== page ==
Chemically Modified Single-Stranded DNA Donors Enable Efficient mRNA Gene Editing-Mediated Knock-In in Human iPS Cells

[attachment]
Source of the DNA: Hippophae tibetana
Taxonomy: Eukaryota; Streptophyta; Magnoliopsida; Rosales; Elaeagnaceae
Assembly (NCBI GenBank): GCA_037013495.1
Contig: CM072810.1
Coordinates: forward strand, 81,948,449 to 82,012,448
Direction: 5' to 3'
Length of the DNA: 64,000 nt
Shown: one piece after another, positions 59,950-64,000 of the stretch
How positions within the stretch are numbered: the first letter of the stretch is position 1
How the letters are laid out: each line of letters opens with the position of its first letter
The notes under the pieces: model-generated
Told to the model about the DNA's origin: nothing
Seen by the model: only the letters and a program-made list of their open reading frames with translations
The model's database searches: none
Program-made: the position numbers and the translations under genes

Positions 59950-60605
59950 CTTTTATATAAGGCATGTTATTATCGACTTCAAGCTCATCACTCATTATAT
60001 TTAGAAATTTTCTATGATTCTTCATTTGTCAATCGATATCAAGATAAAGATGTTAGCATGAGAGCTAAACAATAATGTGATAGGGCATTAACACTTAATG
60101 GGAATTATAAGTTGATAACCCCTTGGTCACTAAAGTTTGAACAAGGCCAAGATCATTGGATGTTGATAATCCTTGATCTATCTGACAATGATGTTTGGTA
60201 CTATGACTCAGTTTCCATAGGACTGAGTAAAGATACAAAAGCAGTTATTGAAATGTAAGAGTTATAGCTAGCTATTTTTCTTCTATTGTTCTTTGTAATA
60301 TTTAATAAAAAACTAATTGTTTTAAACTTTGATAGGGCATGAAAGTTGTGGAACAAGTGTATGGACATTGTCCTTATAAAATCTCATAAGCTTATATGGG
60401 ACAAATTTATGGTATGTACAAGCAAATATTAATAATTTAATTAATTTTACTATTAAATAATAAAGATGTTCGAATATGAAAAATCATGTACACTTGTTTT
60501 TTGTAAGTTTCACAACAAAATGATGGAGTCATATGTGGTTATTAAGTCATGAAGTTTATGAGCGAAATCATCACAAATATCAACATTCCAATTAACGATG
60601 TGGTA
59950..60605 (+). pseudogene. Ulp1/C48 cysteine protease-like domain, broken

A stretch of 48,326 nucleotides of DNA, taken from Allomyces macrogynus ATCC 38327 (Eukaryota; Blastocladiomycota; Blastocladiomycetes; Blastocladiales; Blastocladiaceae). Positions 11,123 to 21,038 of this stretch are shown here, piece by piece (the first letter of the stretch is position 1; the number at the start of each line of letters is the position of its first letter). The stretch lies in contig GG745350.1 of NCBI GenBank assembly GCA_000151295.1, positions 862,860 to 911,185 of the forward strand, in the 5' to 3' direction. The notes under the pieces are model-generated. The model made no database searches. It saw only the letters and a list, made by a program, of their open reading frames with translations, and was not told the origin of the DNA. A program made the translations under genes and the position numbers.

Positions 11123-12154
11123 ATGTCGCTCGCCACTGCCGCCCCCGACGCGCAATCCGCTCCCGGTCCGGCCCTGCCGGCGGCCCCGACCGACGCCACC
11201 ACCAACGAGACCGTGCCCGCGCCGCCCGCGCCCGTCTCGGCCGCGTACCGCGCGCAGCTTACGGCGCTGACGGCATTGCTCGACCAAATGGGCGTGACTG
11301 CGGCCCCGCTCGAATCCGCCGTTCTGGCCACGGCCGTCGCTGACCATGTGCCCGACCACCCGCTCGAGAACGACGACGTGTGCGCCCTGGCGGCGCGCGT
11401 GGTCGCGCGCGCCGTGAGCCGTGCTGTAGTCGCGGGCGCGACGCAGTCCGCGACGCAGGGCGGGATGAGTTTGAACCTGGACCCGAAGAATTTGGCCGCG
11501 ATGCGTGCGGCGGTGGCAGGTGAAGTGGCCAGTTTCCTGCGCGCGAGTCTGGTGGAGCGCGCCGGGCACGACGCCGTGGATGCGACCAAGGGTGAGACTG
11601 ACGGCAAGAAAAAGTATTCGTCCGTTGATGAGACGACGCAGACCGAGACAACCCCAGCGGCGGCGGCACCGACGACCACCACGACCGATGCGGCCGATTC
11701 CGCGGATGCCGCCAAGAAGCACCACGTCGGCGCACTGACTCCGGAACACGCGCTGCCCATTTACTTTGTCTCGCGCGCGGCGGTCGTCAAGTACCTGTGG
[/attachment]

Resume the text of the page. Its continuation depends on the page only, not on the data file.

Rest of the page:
Genome-editing technology provides a means of modifying genes in living cells, and is being explored for the development of therapies to treat cancer and a variety of genetic disorders. Gene-editing proteins can be used to create single- and double-strand breaks at specific genomic sites for knocking out a gene or, when combined with an exogenous DNA donor, knock-in of a defined sequence. Compared with double-stranded DNA (dsDNA), single-stranded DNA (ssDNA) exhibits lower toxicity and is less prone to random genomic integration, making it an attractive form of DNA donor for gene knock-in. However, current methods of synthesizing ssDNA, including enzymatic digestion, asymmetric PCR, and chemical synthesis, suffer from low yields, contamination with residual dsDNA, length limitations, and high cost. Here, we present an enzymatic approach for producing long (>3kb) and concentrated (>1pg/uL) ssDNA suitable for generation of knock-in lines of human induced pluripotent stem (hiPS) cells. We PCR-amplified dsDNA from plasmid templates using 5’-modified primers incorporating a 5’ phosphate on the strand intended for digestion and a single 5’phosphorothioate linkage on the protein-encoding strand to protect against digestion. The resulting PCR products were treated with lambda exonuclease, which preferentially digests strands with a 5’phosphate group, to yield a single-stranded product. To minimize degradation of the ssDNA, we included in the reaction a short, double-stranded oligonucleotide (dsDecoy), for which lambda exonuclease has higher affinity than ssDNA. Reactions were further treated with the less processive T7 exonuclease to eliminate residual dsDNA not digested by lambda exonuclease, yielding concentrated (>1pug/uL) ssDNA. Gel electrophoresis analysis of five products ranging from 1.4kbto 3.3kb revealed a single, sharp band in the region of interest. Four of the ssDNA products contained less than 0.3% residual dSDNA by mass, as determined by gel electrophoresis using a double-stranded standard of known concentration. The fifth, 3.3kb ssDNA product contained 1.1% dsDNA by mass. To test their utility as knock-in donors, ssDNA products were co-electroporated into hiPS cells with mRNA encoding UltraSlice gene-editing proteins targeting the AAVSI safe harbor locus. Insertion efficiencies were 67.8% for a 1.2kb donor, 8.6% for a 2kb donor encoding a ROR1 CAR, and 2.7% for a 2.8kb donor encoding green fluorescent protein. In summary, we demonstrate a method for high-yield synthesis of ssDNA suitable for cellular applications, including mRNA gene editing-mediated knock-in in iPS$ cells. Overall, this platform may prove useful in the development of gene-editing therapeutics.